Love Means Never Having to Say Youre Sorry
Chicken Soup for the Bride's Soul: Stories of Love, Laughter and Commitment to Last a Lifetime by Maria Nickless, Gina Romanello, Jack Canfield and Mark Victor Hansen; Health Communications. Paperback, 384 pages, $12.95.
No one's picking on brides, least of all me. Invariably, they look like Elizabeth Taylor in the 1950 Spencer Tracy version of Father of the Bride—all dewy and beautiful when they're angry. Nothing wrong with that. Liz Taylor was hot.
I even married a bride a year or so ago—I forget exactly when; my wife won't let me wear a watch. (Thank you, I'll be here all week.)
But this is open season on brides, starting now. Love is a battlefield, a battlefield called marriage season. And leading you through the minefield is the New York Times best-seller Chicken Soup for the Bride's Soul by Costa Mesa authors Maria Nickless and Gina Romanello.
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Please hold your applause till the end.
I met Maria Nickless, and she was nice. Brought me a copy of the book. I liked her.
"I'm a jeans and T-shirts kind of girl," Nickless wrote in the "Of Blue Jeans and Buttons" chapter, about getting carsick after her wedding en route to the hotel, and so on. "But like most girls, I dreamed of a fairy-tale wedding with my future husband. . . ."
That's where I started to get a little carsick.
The Chicken Soup series, for those of you who—like me—aren't familiar with it, is a regurgitation of other people's fables on life's foibles, designed to help you live through this. I don't dig it, and I don't get it. Or, I wish I didn't.
There's nothing wrong with big weddings or little girls who dream of them. I'm sure every girl dreams of being a fairy-tale bride at some point in her life, just as I'm sure she dreams of being a fairy-tale princess. That's fine.
The blatant commercialism is what I object to—that and this pervasive attitude that you're not truly married unless you get betrothed on the sands at Newport outside Dennis Rodman's house, permits in hand, reception at Josh Slocum's, band covering Natalie Imbruglia's Torn, $20,000 blowin' in the wind.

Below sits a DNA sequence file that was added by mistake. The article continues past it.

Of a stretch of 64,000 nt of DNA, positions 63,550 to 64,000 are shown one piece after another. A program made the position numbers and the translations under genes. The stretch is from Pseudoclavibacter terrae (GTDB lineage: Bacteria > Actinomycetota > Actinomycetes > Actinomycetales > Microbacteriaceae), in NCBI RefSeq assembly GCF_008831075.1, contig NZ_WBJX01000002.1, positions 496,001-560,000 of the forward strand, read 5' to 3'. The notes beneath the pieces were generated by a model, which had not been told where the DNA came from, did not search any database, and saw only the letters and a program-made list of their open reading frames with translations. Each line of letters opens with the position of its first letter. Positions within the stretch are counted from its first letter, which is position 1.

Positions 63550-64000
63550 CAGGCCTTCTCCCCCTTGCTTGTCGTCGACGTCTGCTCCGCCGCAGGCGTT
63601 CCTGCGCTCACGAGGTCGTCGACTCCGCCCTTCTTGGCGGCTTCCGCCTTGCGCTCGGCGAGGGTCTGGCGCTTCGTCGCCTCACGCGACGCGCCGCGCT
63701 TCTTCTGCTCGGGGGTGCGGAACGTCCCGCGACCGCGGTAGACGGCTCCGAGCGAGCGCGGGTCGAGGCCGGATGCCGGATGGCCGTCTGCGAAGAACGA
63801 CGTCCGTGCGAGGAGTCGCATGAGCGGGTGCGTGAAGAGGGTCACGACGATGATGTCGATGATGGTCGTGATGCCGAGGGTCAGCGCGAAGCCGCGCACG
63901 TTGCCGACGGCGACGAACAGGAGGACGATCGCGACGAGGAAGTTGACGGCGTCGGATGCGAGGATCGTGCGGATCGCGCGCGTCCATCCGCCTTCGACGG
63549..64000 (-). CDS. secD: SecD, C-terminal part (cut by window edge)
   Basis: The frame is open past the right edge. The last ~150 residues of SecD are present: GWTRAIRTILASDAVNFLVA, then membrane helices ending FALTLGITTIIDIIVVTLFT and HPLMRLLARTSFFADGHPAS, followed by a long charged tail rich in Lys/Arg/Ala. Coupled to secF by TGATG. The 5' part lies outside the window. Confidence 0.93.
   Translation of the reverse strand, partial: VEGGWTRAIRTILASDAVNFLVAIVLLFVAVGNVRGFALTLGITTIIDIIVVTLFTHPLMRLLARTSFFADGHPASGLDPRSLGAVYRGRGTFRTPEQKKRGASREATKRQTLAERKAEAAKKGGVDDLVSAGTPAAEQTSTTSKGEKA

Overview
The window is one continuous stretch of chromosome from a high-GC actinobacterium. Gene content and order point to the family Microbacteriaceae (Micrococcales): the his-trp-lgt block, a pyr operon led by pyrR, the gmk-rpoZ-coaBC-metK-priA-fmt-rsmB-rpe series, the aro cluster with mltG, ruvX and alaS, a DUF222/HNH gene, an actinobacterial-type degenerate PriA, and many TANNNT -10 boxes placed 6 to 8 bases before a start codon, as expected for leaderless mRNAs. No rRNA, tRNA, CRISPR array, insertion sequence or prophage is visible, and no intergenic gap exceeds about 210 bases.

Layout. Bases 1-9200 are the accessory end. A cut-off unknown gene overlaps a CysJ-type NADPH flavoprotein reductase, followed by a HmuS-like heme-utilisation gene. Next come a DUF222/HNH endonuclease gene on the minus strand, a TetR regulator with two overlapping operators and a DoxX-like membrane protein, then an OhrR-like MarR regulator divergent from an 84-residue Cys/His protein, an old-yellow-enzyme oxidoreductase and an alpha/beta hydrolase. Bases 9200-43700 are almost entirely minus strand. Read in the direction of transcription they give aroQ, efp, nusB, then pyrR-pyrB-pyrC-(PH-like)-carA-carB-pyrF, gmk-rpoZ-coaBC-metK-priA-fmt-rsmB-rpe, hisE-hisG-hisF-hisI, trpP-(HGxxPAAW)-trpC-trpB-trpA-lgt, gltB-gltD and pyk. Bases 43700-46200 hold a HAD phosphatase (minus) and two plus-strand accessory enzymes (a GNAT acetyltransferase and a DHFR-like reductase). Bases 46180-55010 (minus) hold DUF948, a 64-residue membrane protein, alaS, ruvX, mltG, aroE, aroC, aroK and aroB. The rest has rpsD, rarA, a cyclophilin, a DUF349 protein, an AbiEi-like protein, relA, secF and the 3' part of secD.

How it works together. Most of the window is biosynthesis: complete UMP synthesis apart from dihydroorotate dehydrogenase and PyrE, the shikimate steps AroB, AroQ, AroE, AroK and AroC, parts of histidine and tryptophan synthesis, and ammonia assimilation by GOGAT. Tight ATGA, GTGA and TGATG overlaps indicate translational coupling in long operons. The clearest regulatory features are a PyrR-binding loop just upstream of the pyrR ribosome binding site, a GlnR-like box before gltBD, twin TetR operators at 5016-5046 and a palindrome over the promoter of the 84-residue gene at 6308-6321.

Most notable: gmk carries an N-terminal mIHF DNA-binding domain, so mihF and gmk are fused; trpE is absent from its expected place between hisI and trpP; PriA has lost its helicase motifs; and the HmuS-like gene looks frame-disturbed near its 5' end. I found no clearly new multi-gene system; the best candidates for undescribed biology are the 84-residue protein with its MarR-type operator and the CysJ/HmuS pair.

Where is the love? And the debt-free start? The bridal mags, like Bridal Guide magazine, which gets a plug on the Chicken Soup cover, are all about finding the perfectcenterpiece (may I suggest the overlooked philodendron?), the perfect shade of white, just the right plastic champagne glass.
There's no way you can get hitched without all this . . . stuff. You can't just elope or run off to the county registrar's office in Norwalk, which is what I did. It wouldn't be, you know, right.
Having narrowly escaped all this myself, I naively thought Chicken Soup for the Bride's Soulwould show the true way. It doesn't. This is the Love Is . . .of marriage-advice books, all goopy sentiment about husbands and wives loving each other no matter what, best friends staying best friends 4-ever, moms and dads being wise diplomats, sisters being your rock of Gibraltar—and marriage lasting till death do you part.
I offer this example from a chapter about a woman whose second marriage, third major relationship, is to someone with a terminal brain tumor. Heart-wrenching, informative, or at least it could have been: "As his paralysis worsened, he would lose his balance and fall. So we developed a code. If he was in bed, he was 'sunny side up' and if he was on the floor, he was 'over easy.'" It reads like the script for an ABC miniseries.
Life ain't like that. And when you're grappling with something as serious as a lifelong commitment, it'd be nice to find a middle ground between the goop—which is why you buy Reader's Digest and Good Housekeeping—and the lame advice most of the serious marriage books dish out: things like start your planning early.
Maybe chicks dig the goop. I dunno; I'm a dude. But even if they do, I think they deserve better. And they sure need it. (Theo Douglas)
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